On our sidebar at Niche Pursuits, we have a list of recent posts and then popular posts:
And then at the bottom of our posts, we have a post grid:
This helps our viewers get to related content that may interest them
And then we sprinkle in a healthy load of internal links in content.
I’ve never talked to anyone who’s done it, but I would be interested to see the effects of a post grid in the middle of a post.
I think that low post grids might be too little too late. But a post grid in the middle of a post, maybe 25% – 75% of the way down, might have an awesome impact on pages per session and bounce rate.
Let me know if you give it a shot 😉
The biggest thing in optimizing your pages per session is to make sure that you’re giving readers opportunities to find interesting content.
Part of this means that you need to publish more interesting content. Part of it means that you will need links to your interesting content.
Now that we’ve talked about optimizing your user metrics, let’s take a look at the final function of RankBrain.
RankBrain Provides Context For Never-Before-Seen Searches
In 2017, Google said that 15% of all searches had never been seen before. They’re new, fresh off the press.
And no websites know to target these keywords. They can’t know; the keywords are new.
So Google was faced with an issue: how do we provide relevant results for searches no one has dealt with?
They figured out that a lot of these “new” searches weren’t that new. Someone might search “shoe brand with a check mark” when they want to know about Nike. “what is the name of that toy that spins” could be used to describe a fidget spinner that was all the rage a while back.
RankBrain works by analyzing search results and providing context for these new, fresh off the press, never before seen searches. It makes sure that users have at least a decent result for their new question.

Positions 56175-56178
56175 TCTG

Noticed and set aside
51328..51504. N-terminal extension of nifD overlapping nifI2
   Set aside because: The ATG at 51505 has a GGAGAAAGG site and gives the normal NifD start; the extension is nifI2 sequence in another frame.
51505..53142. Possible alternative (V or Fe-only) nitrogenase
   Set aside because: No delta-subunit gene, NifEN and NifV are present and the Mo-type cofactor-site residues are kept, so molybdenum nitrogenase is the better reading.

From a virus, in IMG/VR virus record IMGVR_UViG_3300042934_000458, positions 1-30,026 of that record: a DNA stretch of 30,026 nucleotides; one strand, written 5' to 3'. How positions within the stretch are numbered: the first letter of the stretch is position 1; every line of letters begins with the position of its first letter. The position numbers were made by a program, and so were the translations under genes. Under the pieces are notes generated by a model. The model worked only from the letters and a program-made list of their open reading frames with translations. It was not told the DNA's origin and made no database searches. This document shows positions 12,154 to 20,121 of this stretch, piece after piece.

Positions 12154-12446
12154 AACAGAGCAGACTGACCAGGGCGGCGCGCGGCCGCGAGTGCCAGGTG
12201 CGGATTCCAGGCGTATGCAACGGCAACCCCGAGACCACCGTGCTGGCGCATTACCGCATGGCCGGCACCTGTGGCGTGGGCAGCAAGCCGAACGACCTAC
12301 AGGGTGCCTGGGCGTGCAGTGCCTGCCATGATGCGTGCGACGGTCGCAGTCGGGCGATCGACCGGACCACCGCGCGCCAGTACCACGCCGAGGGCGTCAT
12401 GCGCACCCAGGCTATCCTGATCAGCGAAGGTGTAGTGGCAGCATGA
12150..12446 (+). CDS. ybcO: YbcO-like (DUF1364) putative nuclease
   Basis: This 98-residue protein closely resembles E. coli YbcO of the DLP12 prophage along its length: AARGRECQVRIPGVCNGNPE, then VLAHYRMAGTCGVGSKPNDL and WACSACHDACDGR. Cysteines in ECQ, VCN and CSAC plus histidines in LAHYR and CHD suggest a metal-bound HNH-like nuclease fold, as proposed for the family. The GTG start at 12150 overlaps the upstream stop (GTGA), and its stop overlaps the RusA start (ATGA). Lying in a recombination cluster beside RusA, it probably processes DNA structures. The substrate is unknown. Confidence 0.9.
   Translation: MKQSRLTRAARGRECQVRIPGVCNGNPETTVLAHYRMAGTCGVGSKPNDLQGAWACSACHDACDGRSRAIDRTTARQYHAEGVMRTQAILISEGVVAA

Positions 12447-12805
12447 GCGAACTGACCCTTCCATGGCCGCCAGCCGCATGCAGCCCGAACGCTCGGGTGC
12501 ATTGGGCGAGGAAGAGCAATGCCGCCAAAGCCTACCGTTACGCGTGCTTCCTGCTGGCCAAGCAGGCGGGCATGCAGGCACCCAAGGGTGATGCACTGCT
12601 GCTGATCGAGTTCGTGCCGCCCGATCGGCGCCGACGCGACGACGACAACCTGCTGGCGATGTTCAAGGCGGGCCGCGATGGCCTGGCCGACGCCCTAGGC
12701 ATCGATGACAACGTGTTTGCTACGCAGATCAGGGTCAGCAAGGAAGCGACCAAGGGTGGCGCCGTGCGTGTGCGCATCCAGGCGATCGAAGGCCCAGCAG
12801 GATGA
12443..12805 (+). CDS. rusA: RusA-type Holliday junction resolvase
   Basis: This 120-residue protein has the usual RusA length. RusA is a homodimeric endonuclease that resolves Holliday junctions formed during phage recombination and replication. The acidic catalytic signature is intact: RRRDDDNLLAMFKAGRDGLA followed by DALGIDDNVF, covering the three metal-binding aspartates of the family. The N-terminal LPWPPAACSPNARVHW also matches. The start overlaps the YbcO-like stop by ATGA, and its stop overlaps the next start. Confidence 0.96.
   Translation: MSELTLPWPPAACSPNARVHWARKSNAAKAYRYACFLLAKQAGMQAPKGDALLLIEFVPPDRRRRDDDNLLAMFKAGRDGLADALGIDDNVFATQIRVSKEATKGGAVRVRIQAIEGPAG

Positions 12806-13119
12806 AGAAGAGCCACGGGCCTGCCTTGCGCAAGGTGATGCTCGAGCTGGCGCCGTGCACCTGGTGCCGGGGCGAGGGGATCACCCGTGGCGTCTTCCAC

How To Optimize For Context
“Context” is a metric that’s hard to define and impossible to measure. Even so, there are a few ways that you can establish your “context” in a niche.
We call this your topical authority.
shows Google how much you know about a certain area or niche. If you have an awesome website on toys and all of a sudden people are asking about a spinning toy, Google has a hunch that you might know the answer.
You end up getting ranked for new searches just because you’re an expert in old searches.
Here’s how to make sure that your site is a topical authority:
- Write awesome, engaging content following the optimization tips mentioned above
- Be narrow. Organize your site so that you target fewer categories, not more. Once those categories are filled, then move on to more categories
- If possible, follow the silo structure
The emphasis here is focus. You don’t want to be a small site with 10 categories. You want to be a big site with 5 or 6 categories. My niche site that I run right now has just 3. Spencer’s Niche Site Project 4 site has just 3 categories.
In today’s search landscape, it’s better to be a master of 3 categories than it is to be a jack-of-all-trades with 6. Go deep into your most relevant categories and ignore the rest until your most important ones are finished.
You can’t predict what people are going to be searching tomorrow.
But you can show Google that whatever they’re searching, you’re the best resource in your niche.
RankBrain Can’t Stop You
RankBrain is still kind of new and a lot of people aren’t optimized.
Don’t be one of those people.
Align your content with search intent, be awesome to your users, and build in-depth content in fewer categories, not more.
What are you doing to optimize for RankBrain? Let me know in the comments below 😉